The movie starts in-medias-res – a technique that I sometimes find jarring, but works quite well here since when 9, a kind of sock puppet imbued with human life, wakes up, thrown into a world of destruction and danger, he has no idea how he’s come to be and what’s come before, and neither do we.

The movie is both an exploration of 9’s origins as well as, of course, a battle with an evil robot holding lord over the apocalyptic ruins, a nasty piece of spidery belching machinery that looks suspiciously similar to the round, indestructible iron baddie in The Incredibles. The artistic panorama here is a bit more finely nuanced than The Incredibles, though – not CGI but carefully arted backgrounds, hued in acid green, faded khaki, shades of black, and fiery red, reminiscent of a cross between the drawings in Coraline and World War I cinematography. The visual work in this film is truly incredible and had it not been a major motion picture, stills from this movie could have hung in Mass MOCA and been right at home.

What’s most enjoyable about the film, though, is the exploration of human character represented by the sock puppets. There are indeed nine of them, each with its own distinct character, and each, presumably, created in a significant order from 1 to 9: each one an incomplete attempt, it seems, to capture the human spirit necessary to defeat evil. Naturally, 9’s destiny is to have the necessary spunk and spirit to compel the others to rally to the task. But the other puppets each have their interesting significant place, as well – including 1, the leader who feels he must protect the others at all costs, 7, the courageous warrior, 6, the compulsive who secretly deduces the answers, and 5, the loyal friend. At a mere 1 hour and 20 minutes, it’s not an involved story or a convoluted plot, yet its very simplicity is what makes this a fine film.

As a somewhat scary bedtime story for kids, then, the film has an uplifting moral about loyalty, courage, and camaraderie that any parent would want their child to understand. There is a repeated gesture throughout the film where one of the sock puppet characters will put their arms around another – a gesture of intimacy, friendship, and humanity. Yet that gesture comes to mean so much more: a longed-for human connection that sustains us in even the darkest of times. For adults, the film may recycle the simplistic tropes of science-fiction cartoons: evil robots and mad scientists, assembling a movie from bits of cloth and string and borrowed movie scenes. But there’s no doubt that this fine movie isn’t also a moving portrait of the human spirit, and yes, a finely crafted work of art.

Monday, September 7, 2009

Extract Delivers Little Juice

Mike Judge, creator of such TV wonders as "Bevis and Butthead" and "King of the Hill," has taken to the big screen once again with the comedy Extract, which stars Jason Bateman as Joel, a successful small business owner, making flavored extracts with his hired assembly line of hicks, losers, immigrants, and complainers.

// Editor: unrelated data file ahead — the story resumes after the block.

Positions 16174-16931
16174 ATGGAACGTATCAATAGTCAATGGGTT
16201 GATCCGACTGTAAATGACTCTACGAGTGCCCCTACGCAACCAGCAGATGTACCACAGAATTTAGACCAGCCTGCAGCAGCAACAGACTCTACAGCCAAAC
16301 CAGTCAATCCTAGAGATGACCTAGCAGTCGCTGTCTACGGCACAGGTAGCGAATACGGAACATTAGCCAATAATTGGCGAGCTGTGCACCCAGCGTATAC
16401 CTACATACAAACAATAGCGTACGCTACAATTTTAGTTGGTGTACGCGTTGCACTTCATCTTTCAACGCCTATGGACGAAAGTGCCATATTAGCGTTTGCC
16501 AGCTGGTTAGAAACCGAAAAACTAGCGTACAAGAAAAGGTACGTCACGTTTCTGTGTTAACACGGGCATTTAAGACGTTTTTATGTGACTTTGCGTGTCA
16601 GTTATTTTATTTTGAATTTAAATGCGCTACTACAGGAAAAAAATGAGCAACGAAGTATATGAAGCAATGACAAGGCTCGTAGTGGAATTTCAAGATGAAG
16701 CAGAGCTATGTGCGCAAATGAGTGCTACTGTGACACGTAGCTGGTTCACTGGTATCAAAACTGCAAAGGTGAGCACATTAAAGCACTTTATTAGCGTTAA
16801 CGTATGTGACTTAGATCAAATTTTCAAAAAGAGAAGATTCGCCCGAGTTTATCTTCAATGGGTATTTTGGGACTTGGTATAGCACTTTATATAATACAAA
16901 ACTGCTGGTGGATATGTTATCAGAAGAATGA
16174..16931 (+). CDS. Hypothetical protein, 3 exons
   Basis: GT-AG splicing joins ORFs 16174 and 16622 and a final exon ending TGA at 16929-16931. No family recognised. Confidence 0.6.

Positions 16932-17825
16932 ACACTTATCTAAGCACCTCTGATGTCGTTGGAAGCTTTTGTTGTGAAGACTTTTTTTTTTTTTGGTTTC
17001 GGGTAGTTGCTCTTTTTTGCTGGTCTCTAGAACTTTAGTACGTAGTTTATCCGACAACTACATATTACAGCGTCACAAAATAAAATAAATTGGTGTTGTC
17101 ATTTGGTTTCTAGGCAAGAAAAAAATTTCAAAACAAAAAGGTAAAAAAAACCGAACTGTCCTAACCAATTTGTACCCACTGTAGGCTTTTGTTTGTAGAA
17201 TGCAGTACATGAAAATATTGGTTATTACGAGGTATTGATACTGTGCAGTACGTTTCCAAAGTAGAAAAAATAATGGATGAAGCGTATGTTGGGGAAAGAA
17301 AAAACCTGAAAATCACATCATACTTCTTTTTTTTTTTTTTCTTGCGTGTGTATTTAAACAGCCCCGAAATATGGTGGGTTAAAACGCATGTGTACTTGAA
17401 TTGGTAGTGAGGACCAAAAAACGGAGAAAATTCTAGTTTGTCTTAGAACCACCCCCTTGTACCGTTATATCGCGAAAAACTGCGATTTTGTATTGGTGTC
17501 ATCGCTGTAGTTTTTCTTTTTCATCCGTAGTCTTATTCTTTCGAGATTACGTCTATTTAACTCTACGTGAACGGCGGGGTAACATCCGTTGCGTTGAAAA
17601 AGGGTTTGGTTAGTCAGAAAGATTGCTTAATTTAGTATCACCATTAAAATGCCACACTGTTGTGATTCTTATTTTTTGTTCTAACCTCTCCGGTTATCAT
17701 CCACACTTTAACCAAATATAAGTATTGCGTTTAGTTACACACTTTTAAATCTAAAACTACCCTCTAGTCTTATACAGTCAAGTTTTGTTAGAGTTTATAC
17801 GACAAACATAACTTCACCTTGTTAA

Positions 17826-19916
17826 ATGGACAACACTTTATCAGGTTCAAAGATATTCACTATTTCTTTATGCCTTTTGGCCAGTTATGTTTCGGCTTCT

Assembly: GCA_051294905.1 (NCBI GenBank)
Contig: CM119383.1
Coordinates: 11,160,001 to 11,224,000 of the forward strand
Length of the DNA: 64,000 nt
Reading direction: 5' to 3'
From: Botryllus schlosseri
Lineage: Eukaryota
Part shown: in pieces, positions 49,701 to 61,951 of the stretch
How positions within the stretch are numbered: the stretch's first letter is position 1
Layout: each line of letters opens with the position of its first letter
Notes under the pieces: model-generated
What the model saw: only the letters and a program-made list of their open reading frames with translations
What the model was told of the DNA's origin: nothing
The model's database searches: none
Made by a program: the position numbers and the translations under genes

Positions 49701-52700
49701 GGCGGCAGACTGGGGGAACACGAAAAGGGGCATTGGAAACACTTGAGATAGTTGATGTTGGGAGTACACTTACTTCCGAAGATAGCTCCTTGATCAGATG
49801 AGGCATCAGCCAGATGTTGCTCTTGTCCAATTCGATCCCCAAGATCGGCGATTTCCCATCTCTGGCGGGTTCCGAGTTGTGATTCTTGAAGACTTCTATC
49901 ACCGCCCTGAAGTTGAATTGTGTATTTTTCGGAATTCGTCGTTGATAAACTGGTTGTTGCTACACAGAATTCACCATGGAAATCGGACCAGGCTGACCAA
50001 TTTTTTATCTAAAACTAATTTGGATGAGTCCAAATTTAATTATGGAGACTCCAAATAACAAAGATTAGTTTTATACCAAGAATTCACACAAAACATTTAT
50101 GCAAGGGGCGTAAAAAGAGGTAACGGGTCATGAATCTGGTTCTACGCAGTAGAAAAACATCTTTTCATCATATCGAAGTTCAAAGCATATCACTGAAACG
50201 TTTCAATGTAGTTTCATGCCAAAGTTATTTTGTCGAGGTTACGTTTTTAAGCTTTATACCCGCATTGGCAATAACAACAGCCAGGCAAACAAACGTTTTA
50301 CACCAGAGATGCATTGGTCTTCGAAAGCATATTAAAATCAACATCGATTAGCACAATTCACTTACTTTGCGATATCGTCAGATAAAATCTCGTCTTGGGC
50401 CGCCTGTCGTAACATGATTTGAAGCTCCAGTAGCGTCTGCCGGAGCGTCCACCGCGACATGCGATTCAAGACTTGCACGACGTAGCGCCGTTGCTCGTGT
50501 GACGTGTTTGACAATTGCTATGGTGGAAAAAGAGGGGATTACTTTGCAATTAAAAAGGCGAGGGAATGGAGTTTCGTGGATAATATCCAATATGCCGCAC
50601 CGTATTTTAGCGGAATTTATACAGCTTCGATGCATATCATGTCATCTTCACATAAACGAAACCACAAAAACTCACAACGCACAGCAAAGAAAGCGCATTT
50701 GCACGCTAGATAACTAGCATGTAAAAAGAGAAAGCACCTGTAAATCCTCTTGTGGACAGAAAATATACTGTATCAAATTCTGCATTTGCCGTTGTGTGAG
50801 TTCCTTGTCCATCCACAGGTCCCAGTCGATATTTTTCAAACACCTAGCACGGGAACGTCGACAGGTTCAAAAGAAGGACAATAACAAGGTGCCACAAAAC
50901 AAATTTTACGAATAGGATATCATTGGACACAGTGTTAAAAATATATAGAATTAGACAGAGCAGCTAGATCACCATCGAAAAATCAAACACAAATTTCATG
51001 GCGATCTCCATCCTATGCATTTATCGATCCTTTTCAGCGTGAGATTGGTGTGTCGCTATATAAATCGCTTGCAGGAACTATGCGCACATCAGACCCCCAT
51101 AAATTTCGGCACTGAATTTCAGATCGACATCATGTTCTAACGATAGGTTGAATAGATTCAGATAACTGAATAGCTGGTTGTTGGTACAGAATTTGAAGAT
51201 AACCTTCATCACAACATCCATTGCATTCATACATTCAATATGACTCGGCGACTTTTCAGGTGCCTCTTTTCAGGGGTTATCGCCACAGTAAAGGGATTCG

I wish I could say this movie was better than it is. Bateman is a sincere actor who often brings an air of refreshing reality to his performances. The movie is supported by SNL's Kristin Wiig as Bateman's wife, Ben Affleck as his best bud, and the ever entertaining J.K. Simmons (of Spiderman and "The Closer" fame) as his plant manager and business partner, yet despite the nice casting, it never gets off the ground.

Judge's film centers on the shenanigans of a female drifter and knock-out, Cindy (played by Mila Kunis, the "other girl" in Forgetting Sarah Marshal). We are given a demonstration of how Cindy's way with men allows her to perpetuate all sorts of small-time scams; and then Cindy thinks she's hit the big time when she reads about a testicular accident (don't ask) at Joel's plant, and sets her sights on scamming Joel. Meanwhile, as Joel becomes more infatuated with Cindy, he turns to his bud Brad for advice, who insists that he hire a brainless gigolo, Brad, to sleep with his wife so that he'll feel less guilty about wanting to get it on with Cindy.

It's hard to believe that a successful business owner heading into his forties - let alone one played with the kind of beleaguered sincerity Bateman typically brings to his performances - would engage in the kind of teenage juvenalia of this Cindy/Brad/Ben Affleck triangle dictates. The young and handsome Brad is essentially a good-looking Beavis to counter Joel's grown-up Butthead. But the forty-year-old Beavis and Butthead thing just seems rather charmless to me. I'd tell these characters to grow up if it weren't that Joel was already so serious about everything to begin with.

Meanwhile, Cindy gets her claws into one of Joel's employees and threatens to bring Joel's life crashing down with a frivolous lawsuit. Gene Simmons breaths a bit of life into the story as the greasy lawyer trying to shake down Joel and his partner. But it's just not enough to sustain a script that's filled with routine gags like a nosey neighbor, snooty assembly line workers, and a married sex life deadened by eight-o'clock sweat pants.

The film would like to turn the fear of turning forty, and the fear of success, into a black comedy of errors. It simply isn't black enough or comedic enough. Perhaps it goes wrong in trying to mix the "King of the Hill" culture of hicks and losers with a grown-up successful Butthead who's only issue seems to be that he needs more private time to whack it. The directing feels very TV-like and we're given only modest inconveniences for Joel to contend with. If Joel was really frightened by his life, he'd be looking for a lot more trouble than this silly Cindy and stupid Brad represents. Judge just doesn't seem to be the right person to try to tackle this subject matter. Success, it seems, is really not his forte.